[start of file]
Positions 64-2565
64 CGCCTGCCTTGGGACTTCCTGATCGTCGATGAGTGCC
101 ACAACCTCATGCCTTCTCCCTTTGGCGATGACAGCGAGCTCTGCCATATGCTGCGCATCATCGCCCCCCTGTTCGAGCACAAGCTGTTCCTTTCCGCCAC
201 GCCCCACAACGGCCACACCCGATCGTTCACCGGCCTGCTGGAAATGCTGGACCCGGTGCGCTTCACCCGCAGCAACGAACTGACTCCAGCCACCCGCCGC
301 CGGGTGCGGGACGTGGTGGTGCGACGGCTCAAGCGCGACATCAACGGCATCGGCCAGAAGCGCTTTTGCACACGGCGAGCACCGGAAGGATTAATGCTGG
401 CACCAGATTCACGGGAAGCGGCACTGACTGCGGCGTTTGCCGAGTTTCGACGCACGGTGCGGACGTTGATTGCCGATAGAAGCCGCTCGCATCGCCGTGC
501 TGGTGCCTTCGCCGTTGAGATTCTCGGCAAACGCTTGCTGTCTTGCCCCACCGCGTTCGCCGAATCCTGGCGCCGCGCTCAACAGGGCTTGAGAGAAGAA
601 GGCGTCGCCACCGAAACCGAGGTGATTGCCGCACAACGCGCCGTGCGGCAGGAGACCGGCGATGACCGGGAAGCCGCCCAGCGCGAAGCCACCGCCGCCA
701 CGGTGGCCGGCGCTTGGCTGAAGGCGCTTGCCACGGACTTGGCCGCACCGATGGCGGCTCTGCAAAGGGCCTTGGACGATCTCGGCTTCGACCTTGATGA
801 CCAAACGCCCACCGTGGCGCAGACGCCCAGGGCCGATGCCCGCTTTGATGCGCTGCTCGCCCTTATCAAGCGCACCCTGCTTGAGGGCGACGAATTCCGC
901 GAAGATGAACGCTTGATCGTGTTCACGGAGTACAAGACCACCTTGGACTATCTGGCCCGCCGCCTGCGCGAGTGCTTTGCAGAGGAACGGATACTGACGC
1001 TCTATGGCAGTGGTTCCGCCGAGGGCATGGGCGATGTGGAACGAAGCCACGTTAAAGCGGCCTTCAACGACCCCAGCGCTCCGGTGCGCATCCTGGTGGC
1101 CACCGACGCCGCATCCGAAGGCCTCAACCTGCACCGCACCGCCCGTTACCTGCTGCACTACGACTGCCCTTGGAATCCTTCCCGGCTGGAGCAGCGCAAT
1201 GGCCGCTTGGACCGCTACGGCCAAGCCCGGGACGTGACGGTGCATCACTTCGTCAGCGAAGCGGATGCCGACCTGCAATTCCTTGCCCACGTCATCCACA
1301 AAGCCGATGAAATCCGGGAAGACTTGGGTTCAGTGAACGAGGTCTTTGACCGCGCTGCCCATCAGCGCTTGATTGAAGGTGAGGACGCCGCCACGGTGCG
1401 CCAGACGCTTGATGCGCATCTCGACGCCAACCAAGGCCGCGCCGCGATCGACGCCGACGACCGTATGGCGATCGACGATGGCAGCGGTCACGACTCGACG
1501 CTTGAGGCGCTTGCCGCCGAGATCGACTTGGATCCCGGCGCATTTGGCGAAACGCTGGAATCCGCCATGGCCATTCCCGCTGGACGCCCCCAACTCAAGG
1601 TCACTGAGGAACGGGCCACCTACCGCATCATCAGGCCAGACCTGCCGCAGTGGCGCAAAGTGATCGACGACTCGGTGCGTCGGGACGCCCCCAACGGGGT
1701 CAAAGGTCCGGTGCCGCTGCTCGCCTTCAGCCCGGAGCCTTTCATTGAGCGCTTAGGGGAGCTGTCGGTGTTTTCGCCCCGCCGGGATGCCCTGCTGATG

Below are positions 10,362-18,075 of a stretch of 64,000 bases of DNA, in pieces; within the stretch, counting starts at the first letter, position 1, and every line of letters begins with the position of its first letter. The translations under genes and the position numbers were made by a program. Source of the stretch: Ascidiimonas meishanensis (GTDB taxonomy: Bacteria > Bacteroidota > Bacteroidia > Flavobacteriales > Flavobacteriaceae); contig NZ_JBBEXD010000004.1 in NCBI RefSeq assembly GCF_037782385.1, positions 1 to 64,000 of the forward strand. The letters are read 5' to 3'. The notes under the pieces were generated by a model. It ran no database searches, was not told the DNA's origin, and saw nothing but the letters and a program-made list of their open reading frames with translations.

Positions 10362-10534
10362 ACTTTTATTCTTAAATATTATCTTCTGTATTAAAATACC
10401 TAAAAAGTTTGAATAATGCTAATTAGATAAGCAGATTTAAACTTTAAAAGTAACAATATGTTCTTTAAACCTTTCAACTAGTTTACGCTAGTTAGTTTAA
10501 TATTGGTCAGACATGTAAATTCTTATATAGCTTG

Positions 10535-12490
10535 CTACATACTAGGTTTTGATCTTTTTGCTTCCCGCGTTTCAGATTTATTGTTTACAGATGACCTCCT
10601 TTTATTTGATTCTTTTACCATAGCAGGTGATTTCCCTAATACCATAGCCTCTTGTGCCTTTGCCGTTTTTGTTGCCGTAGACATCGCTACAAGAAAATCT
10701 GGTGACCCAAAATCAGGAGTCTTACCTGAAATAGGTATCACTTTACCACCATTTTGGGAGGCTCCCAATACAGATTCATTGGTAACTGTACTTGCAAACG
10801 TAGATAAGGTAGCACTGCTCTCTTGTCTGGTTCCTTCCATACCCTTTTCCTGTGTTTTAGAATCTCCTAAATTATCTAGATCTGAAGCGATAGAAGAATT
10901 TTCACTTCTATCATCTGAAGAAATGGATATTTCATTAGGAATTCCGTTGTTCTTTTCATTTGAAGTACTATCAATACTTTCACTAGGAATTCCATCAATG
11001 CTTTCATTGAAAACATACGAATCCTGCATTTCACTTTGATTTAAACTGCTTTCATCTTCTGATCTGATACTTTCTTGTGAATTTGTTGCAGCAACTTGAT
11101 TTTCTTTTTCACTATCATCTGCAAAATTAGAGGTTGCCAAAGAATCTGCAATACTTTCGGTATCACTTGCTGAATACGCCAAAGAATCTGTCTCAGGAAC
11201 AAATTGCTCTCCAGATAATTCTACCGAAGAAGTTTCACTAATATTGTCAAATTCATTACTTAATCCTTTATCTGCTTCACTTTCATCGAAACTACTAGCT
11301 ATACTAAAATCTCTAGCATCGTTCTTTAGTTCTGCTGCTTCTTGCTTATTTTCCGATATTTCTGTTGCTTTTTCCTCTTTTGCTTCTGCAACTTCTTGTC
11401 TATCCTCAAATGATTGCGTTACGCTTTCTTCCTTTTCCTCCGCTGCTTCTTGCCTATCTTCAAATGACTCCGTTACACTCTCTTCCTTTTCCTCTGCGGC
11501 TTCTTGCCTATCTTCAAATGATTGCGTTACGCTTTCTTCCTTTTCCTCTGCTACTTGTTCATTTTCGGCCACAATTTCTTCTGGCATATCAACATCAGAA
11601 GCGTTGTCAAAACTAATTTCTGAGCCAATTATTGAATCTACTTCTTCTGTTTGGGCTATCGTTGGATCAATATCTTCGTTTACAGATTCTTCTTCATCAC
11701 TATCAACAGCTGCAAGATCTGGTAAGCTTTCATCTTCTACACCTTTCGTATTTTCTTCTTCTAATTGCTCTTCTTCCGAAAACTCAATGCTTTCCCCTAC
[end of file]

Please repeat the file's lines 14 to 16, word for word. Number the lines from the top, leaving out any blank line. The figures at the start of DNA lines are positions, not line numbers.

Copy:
1201 GGCCGCTTGGACCGCTACGGCCAAGCCCGGGACGTGACGGTGCATCACTTCGTCAGCGAAGCGGATGCCGACCTGCAATTCCTTGCCCACGTCATCCACA
1301 AAGCCGATGAAATCCGGGAAGACTTGGGTTCAGTGAACGAGGTCTTTGACCGCGCTGCCCATCAGCGCTTGATTGAAGGTGAGGACGCCGCCACGGTGCG
1401 CCAGACGCTTGATGCGCATCTCGACGCCAACCAAGGCCGCGCCGCGATCGACGCCGACGACCGTATGGCGATCGACGATGGCAGCGGTCACGACTCGACG